An Entrepreneur’s Guide to Out-of-Stock Situations

When the ongoing global pandemic started in the first quarter of 2020, many came across plenty of empty physical and digital retail shelves.

Take a look at these scenarios:

“Is toilet paper available?”

“All sold out, I’m afraid.”

“What about hand sanitizer?”

“Also temporarily out of stock.”

“I’m required by my boss to work from home. Is there a new laptop available? This gadget, at the height of the pandemic, experienced a shortage.”

Stockouts, also known as out of stock or OOS, are among the most upsetting experiences for in-store and online shoppers. This problem goes beyond creating frustration and disappointment for customers. It can also result in potential damage to the retailer’s brand, missed sales opportunities and lost revenue.

Here’s an important piece of business advice for all retailers: avoid stockouts as much as possible.

We’re going to look at the causes of an out-of-stock situation, managing out-of-stock inventory and preventing this issue from occurring.

What is a Stockout?

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This refers to the unavailability of specific products or items at the point of purchase when the shopper is ready to purchase.

Stockouts cost businesses about $1 trillion every year.

What Causes a Stockout?

A common reaction to an out-of-stock product is, “The retailer is at fault here. They didn’t purchase enough.” This, however, isn’t always the case with stockout problems.

Here are a few causes for a product to go temporarily out of stock:

Lack of Coordination or Communication Between Manufacturers and Retailers

This usually happens with discounted or promoted products. Retailers often come up with plans for promotions without giving manufacturers a heads up to adjust their promotions and keep up with the possibly higher demand. This results in retailers running out of the item long before the end of the promotion, leaving both themselves and the manufacturer with frustrated clients.

Inadequate Forecasting and Inaccurate Reporting

Many retailers could probably tell you their most popular products offhand. Many, though, inadvertently let their most popular items sell out due to inaccurate forecasting. If a retailer is unable to anticipate demand for a particular product, some customers will inevitably end up disappointed when that item is out of stock.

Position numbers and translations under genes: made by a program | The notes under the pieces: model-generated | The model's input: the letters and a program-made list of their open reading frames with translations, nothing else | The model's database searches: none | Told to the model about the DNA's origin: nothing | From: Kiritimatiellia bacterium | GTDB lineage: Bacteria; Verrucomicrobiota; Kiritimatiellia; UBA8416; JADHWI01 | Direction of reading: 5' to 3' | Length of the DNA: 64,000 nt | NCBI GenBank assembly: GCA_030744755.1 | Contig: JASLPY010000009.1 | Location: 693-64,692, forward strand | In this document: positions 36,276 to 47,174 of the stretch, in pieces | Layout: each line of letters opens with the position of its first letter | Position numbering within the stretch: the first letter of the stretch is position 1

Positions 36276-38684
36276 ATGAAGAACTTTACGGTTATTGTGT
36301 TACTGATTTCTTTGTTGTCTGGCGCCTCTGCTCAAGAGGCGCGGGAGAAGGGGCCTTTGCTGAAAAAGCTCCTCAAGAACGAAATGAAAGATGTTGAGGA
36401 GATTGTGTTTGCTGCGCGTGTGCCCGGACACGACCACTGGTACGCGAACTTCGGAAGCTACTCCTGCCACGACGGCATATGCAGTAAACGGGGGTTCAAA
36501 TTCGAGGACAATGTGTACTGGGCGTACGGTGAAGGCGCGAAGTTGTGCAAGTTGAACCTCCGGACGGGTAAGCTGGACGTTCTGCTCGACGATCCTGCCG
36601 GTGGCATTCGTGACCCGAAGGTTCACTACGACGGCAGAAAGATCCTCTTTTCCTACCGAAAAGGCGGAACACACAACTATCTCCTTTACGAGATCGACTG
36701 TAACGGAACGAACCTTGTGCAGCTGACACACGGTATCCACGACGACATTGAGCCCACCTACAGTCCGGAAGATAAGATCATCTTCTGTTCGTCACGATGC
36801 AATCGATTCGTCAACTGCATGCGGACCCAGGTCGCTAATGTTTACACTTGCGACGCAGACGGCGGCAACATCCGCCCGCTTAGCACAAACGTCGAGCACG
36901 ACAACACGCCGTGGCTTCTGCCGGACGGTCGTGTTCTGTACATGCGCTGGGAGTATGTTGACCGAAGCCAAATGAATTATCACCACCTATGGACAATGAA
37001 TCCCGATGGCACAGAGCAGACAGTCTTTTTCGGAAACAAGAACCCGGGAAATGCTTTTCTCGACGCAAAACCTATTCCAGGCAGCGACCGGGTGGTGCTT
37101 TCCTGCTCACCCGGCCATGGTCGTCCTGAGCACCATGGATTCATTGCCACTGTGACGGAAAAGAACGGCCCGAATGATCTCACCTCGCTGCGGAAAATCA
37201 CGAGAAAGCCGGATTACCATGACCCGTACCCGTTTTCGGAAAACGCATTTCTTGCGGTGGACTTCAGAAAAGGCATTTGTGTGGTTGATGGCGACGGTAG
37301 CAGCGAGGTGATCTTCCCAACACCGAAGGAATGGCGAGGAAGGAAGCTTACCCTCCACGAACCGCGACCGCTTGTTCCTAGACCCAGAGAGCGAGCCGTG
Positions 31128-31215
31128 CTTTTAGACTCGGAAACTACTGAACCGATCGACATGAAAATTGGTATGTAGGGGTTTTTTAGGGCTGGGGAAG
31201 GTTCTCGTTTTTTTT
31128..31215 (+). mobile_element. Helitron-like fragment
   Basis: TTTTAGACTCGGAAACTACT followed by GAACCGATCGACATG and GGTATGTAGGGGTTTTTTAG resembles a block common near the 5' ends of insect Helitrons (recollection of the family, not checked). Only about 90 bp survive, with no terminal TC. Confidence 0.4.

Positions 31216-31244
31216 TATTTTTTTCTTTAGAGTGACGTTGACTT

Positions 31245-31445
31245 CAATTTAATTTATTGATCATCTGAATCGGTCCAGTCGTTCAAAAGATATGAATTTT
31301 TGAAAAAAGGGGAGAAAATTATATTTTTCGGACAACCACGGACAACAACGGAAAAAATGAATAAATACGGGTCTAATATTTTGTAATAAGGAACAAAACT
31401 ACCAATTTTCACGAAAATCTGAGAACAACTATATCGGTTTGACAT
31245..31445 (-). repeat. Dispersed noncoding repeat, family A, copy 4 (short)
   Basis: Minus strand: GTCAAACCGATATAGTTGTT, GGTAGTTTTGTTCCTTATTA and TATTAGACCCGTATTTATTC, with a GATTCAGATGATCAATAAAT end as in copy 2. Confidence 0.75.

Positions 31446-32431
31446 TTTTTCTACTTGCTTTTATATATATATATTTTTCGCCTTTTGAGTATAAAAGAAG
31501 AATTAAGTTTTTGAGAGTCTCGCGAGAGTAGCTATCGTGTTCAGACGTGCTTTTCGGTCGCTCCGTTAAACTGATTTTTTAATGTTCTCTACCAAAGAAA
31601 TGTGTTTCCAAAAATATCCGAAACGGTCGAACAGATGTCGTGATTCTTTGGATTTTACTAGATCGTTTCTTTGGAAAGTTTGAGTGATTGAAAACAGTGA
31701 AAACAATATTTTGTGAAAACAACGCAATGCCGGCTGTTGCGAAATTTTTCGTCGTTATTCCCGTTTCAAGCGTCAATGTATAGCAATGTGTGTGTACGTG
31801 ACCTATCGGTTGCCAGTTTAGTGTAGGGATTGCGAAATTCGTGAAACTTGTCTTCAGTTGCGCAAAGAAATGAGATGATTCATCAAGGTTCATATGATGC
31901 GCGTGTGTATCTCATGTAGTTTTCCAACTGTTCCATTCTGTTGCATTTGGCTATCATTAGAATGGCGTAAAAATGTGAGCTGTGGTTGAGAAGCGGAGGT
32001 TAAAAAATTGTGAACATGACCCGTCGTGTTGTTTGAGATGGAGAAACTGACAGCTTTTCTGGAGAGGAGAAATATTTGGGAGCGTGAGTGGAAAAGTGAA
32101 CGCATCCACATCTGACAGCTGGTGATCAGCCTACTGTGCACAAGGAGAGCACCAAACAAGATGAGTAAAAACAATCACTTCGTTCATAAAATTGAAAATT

Incorrect reporting can also result in out-of-stock issues. Retailers make business decisions based on the data and other information available to them. If there’s an inaccuracy in the sales reports, making informed decisions regarding inventory purchases and shrinkage becomes a lot more difficult.

Logistics and Delivery Problems

Although many inventory management problems are well within the control of the retailers, logistical issues often aren’t. Retailers don’t have much control over mechanical problems of delivery vehicles or weather conditions.

What to Do if Your Products are Out of Stock

People don’t live in a perfect world, and every business out there is a risk of facing an out-of-stock problem at some point. If you want to succeed in business as a retailer, you’ll need to mitigate stockouts as much as you can.

Here are a few remedies that can help you when one or more of your items run out of stock:

Apologize for the Issue

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Go beyond notifying your customers that an item in your store is out of stock. Say sorry, as well.

Apologies don’t need to be over the top or long winded. Instead, show accountability for the out-of-stock item. Explain to the customers briefly that this issue is something you’re trying to fix.

When apologizing, you should alert the consumer about your refund process. After all, no one wants to purchase something, receive notification that the product is out of stock and then wonder where their dollars went. Be explicit with your process along with the options that customers have with the money. What’s more, add a time frame of when shoppers can expect the funds to return.

Offer Similar or Alternative Products

Sometimes, a customer may be fine with a similar item. If this is the case, recommend alternative or similar products to prevent loss of sale and keep your customers satisfied.

Provide an Incentive to Come Back

Shoppers may feel disappointed that they’re not getting what they want. You can remedy this by offering a customer incentive, such as a discount code or free shipping on the next order.

How to Prevent Stockouts

Preventing out-of-stock situations means solving the problem before it becomes a problem. As a retailer, you need to be proactive.

Here are a few ways to help your business avoid stockouts:

Use Accurate Demand Forecasting

When you can accurately forecast demand using historical sales data and reports, you’re able to order just enough stock to meet consumer demand for a particular period. This cuts down your inventory expenses, as you won’t be understocking or overstocking your warehouse.

Automate Tasks with the Right Inventory Management Software

An inventory management tool can prevent your business from understocking or overstocking products. The right software can track low inventory levels and determine the reorder points quickly for your products.

Have Safety Stock

Maintaining a safety stock level of your inventory will help eliminate out-of-stock problems. Safety stock is simply additional inventory you purchase to prevent stockouts. The appropriate safety stock level will depend on your business. Some use hunches, while others will base the figure off a portion of the cycle stock level.

Empty shelves and disappointed customers can cost you huge financial losses if you constantly have products that are out of stock. Avoid frustrating customers, and damaging your reputation and bottom line. Manage your inventory well and prevent stockouts.

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